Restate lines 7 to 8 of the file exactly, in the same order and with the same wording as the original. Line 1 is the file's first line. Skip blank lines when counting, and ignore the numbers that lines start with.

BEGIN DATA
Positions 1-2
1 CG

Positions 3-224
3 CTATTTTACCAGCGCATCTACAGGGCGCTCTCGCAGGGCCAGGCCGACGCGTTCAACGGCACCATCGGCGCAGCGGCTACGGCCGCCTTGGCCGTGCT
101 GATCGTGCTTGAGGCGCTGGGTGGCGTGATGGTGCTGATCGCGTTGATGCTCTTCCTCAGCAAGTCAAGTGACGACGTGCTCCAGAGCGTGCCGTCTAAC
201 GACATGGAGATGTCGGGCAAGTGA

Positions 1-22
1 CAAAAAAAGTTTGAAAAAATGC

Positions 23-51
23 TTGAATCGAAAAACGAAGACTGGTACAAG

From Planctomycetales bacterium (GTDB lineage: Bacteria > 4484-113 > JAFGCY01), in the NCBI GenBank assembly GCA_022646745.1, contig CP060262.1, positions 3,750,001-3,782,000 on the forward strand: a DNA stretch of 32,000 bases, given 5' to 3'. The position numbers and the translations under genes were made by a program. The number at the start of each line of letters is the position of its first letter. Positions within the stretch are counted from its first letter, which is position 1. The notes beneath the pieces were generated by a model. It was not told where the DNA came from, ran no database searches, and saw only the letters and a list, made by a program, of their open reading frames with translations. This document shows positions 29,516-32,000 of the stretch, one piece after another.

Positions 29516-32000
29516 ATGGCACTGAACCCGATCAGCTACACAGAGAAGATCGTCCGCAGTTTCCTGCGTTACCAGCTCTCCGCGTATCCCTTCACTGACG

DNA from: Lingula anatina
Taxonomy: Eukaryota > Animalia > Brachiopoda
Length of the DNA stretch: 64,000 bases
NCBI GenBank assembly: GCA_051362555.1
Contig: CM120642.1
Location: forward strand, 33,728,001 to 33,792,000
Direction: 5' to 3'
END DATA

Positions 1-22
1 CAAAAAAAGTTTGAAAAAATGC